Everyone’s a critic

flanagan seriousSerious author

Opinions are divided on Richard Flanagan’s The Long Road To The Deep North, lauded or loathed by people you might assume to have thought otherwise. Take the Prime Minister, for instance, whose observation that coal is cheap and burns nicely prompted the Man Booker winner to express his shame at being born in a country that could pick a leader like that! Yet Abbott put rancour aside, trumped the selection panel and ordered the $80,000 prize split with Steven Carroll’s A World of Other People, much to the annoyance of Quadrant‘s Les Murray, one of the five countermanded judges.

If Carroll cares as deeply for Aboriginal Literacy as does Flanagan, he probably won’t mind having $40,000 plucked from his pocket and donated to the cause. Of course we can’t know and admire the depth of Carroll’s commitments because, unlike his co-winner,  he has not paraded them over the cheese plates and coffee.

It is all very confusing. Who can believe that Gerard Henderson fancied Mike Carlton’s book as the best history! This is not at all the way these things are meant to play out. For that, look to the kabuki drama being staged by detractors of Hal G.P. Murray’s Australia’s Secret War. This is  unfolding in exact accordance with norm and form: The New Establishment anoints its champions, who lay out their case via the ABC, in the Fairfax press, The Monthly or whatever. The assault will usually focus on some petty deficiency or slight misstatement of fact,  the tactic being to distract attention from the unspeakable, in this case the undeniable fact that Australian unions, some unions, might just as well have been in Tokyo’s pay.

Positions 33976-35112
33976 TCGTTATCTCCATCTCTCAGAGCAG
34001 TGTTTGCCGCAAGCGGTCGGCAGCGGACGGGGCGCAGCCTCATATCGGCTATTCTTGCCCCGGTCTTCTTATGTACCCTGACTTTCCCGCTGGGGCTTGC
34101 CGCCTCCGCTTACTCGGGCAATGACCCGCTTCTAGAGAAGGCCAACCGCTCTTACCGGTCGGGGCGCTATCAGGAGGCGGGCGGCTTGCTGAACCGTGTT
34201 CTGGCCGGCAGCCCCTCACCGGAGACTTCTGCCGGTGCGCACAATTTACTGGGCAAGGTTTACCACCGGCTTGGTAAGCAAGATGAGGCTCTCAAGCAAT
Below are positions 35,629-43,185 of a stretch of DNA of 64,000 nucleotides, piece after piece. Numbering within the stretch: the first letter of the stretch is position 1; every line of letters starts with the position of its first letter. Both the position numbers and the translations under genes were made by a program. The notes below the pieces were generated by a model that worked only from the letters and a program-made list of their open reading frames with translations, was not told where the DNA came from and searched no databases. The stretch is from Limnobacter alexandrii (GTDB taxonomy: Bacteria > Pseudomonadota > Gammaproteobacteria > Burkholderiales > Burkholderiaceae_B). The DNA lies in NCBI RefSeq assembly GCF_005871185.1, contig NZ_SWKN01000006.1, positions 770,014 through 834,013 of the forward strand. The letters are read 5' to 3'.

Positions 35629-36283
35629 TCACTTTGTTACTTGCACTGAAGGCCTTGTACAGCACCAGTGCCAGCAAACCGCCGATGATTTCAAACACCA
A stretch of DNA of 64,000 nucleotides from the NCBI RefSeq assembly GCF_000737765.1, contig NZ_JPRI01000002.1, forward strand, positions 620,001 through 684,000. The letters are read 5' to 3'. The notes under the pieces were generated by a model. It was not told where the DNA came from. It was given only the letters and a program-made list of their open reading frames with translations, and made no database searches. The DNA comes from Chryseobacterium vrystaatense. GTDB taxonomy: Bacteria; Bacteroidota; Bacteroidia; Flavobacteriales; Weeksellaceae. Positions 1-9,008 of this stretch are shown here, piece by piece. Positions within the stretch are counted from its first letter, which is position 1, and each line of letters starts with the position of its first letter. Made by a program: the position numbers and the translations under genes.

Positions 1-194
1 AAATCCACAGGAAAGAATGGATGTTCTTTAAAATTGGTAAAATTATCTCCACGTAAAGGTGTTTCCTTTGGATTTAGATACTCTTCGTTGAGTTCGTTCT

The latest report from the front has Colebatch and his book under kamikaze attack for allegedly mis-identifying a flight of missing warplanes. Seriously. Oh, and Mike Carlton is now claiming a POW he said never existed must have had his name mis-spelled by the War Memorial. Again, seriously.

That’s the way it works. The court jester capers on Twitter while one of his betters effects  an air of academic weariness and dismisses the offending work as beneath the consideration of serious people. This time it is Professor Peter Stanley who has scored that tweedy role, while the ABC’s Drum website, always obliging in these matters, has supplied the pulpit and several hundred “Tory-hating” commenters.

Stanley’s article is worth reading for this line alone (emphasis added): 

Journalist and author Mike Carlton, whose account of the Sydney-Emden fight was a contender for the Prime Minister’s prize but dipped out, has attacked Colebatch’s book as a ‘farrago‘, listing errors in detail.

Those errors “listed in detail’, Professor Stanley, would they include ex-POW William Sackville Monks, the man Carlton insists exists only as a mis-spelled name at the War Memorial? Listed in detail? Good Lord!

For what it’s worth, the London Review of Books, hardly a bastion of conservatism, shares Murray’s view of Flanagan’s work, summing up a scathing review thus:

The book was described as having gone through many drafts, with Flanagan using those that didn’t make it to ‘light the barbie’. I can’t help thinking this wasn’t the right one to spare.

For the full appraisal, follow the link below.


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